Overall, the associations between environmental factors hindering or facilitating outdoor mobility and physical activity have been demonstrated, especially in the immediate home neighborhood (12, 16). However, the relevance of the geographical areas representing the neighborhood in research has been questioned (19). Moreover, definitions of access to destinations and their operationalization, prevalence, and correlates vary hugely in different studies (20). For example, presence of certain environmental features may affect outdoor mobility of older adults differently depending on whether they are self-reported or assessed more objectively using geographical resources or environmental audits (21, 22). This is because individuals often report features that are meaningful to them and do not mention personally irrelevant features, whereas more objective methods do not distinguish these.
Self-reports and more objective measures of environment complement each other. For example, self-reported long distance to services has been reported as a barrier to outdoor mobility (20) and as a predictor of long-term detrimental changes in outdoor walking ability and frequency of walking (23, 24). However, without actual spatial references, such self-reports are difficult to translate to concrete distances and may lead to misinterpretations. Studies on active means of transportation, i.e., walking and cycling, employing GPS trackers, and map-based questionnaires have shown that older adults visit services beyond common operationalization of neighborhood, i.e., 500 m and 1 km distance from home (25, 26). Therefore, it is possible that attractive environmental destinations, also when located further away, may contribute to an individual's total physical activity.
To our knowledge, few studies have considered spatial locations of participant-reported neighborhood destinations and barriers to outdoor mobility relative to the homes. Therefore, the aim of this paper is to study associations between older adults' physical activity and self-reported neighborhood destinations and neighborhood barriers to outdoor mobility categorized according to their presence and maximal distance from home. We determined whether neighborhood destinations and barriers close to home, that is, within commonly used buffer distances of 250 m, 500 m, 750 m, and 1 km, are of equal importance as those located further away, in comparison with reporting no neighborhood destinations or barriers, respectively.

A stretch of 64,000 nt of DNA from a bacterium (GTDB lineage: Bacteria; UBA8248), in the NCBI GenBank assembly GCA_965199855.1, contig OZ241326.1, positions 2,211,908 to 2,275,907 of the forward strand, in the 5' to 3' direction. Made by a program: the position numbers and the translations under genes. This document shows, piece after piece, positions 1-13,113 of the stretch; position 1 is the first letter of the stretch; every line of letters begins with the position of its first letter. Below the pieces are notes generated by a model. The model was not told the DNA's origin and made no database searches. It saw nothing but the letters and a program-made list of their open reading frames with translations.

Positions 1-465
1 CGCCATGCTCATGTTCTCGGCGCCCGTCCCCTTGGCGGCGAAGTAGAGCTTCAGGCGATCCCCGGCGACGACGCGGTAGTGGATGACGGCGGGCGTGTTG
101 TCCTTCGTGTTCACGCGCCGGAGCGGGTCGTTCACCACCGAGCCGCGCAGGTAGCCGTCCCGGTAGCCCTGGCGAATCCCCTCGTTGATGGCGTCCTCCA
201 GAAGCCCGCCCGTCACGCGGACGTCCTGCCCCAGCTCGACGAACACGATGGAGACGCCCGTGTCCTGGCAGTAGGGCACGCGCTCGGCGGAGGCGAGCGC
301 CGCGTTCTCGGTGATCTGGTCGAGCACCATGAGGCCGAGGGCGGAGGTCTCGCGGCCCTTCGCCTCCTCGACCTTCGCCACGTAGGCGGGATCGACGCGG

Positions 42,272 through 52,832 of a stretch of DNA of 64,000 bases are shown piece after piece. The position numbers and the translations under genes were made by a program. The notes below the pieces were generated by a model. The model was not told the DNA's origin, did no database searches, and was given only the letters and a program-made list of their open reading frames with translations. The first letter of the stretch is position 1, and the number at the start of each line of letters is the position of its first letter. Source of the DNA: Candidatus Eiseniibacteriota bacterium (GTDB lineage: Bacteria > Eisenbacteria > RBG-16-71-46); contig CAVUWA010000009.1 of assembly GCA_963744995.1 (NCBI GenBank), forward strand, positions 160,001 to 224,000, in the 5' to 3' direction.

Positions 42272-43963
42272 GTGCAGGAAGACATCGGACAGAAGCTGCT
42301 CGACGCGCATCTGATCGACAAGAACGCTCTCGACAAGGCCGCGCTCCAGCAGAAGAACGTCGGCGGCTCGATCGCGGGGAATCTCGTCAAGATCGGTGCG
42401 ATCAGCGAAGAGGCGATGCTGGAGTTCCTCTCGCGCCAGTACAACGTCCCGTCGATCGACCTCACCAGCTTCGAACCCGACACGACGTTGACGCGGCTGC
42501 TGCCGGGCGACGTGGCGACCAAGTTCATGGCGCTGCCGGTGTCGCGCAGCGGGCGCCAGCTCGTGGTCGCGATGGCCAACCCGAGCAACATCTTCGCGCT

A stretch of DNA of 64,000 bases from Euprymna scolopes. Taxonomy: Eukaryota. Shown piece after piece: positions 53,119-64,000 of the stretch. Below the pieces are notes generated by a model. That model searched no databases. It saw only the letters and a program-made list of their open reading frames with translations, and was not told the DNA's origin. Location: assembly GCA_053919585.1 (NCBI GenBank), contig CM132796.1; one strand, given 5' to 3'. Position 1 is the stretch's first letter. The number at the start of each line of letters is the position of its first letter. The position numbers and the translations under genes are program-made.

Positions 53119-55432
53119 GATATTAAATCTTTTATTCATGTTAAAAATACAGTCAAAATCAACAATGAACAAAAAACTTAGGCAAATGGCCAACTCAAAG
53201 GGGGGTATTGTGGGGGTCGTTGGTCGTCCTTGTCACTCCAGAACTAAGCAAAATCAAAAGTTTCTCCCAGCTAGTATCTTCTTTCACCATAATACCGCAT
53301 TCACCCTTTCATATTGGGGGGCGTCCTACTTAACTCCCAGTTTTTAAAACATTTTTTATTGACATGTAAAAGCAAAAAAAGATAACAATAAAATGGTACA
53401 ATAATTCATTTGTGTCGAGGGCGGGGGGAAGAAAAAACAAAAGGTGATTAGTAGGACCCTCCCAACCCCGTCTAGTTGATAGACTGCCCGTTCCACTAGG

Materials and Methods
Study Design and Participants
We report cross-sectional analyses of the Mobility and Active Aging (MIIA) study comprising older adults aged 79–93 years living independently in Jyväskylä and Muurame municipality in Central Finland (27). Data were collected by computer-assisted face-to-face home interviews in spring 2016. Participants were part of a randomly selected sample (N = 298) of the population-based “Life-space mobility in old age” (LISPE) cohort, which was composed 4 years earlier (28). Of those invited, 15 were not reached and 77 declined to participate. Those living independently in the recruitment area, willing to participate, and able to communicate were eligible for participation. Compared with non-participants (n = 642) from the original LISPE cohort, MIIA participants (n = 206) did not differ in terms of sex, number of chronic conditions, or years of education, but they were somewhat younger, and had slightly better cognition and physical performance than the others as reported earlier (27). Participants' home addresses were derived from the national population register and geocoded in the Geographic Information System (GIS) (29) [Digiroad dataset 2013 (30)] using ArcMap 10.3.1 (Esri, Redlands, CA, USA). This study was carried out in accordance with Finnish National Board on Research Integrity guidelines and recommendations of the European Union. The MIIA study protocol was approved by The Ethical Committee of the University of Jyväskylä. All participants gave written informed consent before the assessments in accordance with the Declaration of Helsinki.
Level of habitual physical activity was self-reported using a validated seven-category question combining frequency and intensity of common physical activities (31). The question takes into account physical exercise as well as physical activity related to transport and household activities. Participants were asked to choose the description that best captured their level of physical activity in the previous 6 months. Response options were (0) mostly resting, hardly any activity, (1) mostly sitting, (2) light physical activity, (3) moderate physical activity about 3 h a week, (4) moderate physical activity at least 4 h a week or heavier physical activity up to 2 h a week, (5) Engaging in active sports several times a week making you sweat and breathless or doing heavy gardening or leisure-time activities (at least 3 h a week), and (6) Practicing competitive sports. For category 1 to 4, additional examples of eligible activities were provided. In line with earlier studies, participants were categorized into lower (≤3 h moderate activity a week; category 0–3) and higher (≥4 h moderate or intensive activity a week; category 4–6) (31).